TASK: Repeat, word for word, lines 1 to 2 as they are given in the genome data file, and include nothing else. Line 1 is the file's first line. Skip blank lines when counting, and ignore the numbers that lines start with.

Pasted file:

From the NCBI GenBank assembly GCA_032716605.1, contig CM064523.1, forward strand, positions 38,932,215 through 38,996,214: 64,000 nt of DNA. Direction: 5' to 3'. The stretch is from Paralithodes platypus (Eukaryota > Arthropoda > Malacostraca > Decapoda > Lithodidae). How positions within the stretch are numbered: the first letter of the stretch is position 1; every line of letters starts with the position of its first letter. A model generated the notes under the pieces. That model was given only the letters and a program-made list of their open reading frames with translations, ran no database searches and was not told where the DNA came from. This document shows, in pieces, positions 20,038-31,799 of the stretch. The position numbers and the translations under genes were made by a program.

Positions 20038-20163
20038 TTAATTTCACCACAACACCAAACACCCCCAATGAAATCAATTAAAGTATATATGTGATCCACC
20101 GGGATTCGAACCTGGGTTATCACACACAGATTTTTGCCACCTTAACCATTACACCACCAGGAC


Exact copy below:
From the NCBI GenBank assembly GCA_032716605.1, contig CM064523.1, forward strand, positions 38,932,215 through 38,996,214: 64,000 nt of DNA. Direction: 5' to 3'. The stretch is from Paralithodes platypus (Eukaryota > Arthropoda > Malacostraca > Decapoda > Lithodidae). How positions within the stretch are numbered: the first letter of the stretch is position 1; every line of letters starts with the position of its first letter. A model generated the notes under the pieces. That model was given only the letters and a program-made list of their open reading frames with translations, ran no database searches and was not told where the DNA came from. This document shows, in pieces, positions 20,038-31,799 of the stretch. The position numbers and the translations under genes were made by a program.

Positions 20038-20163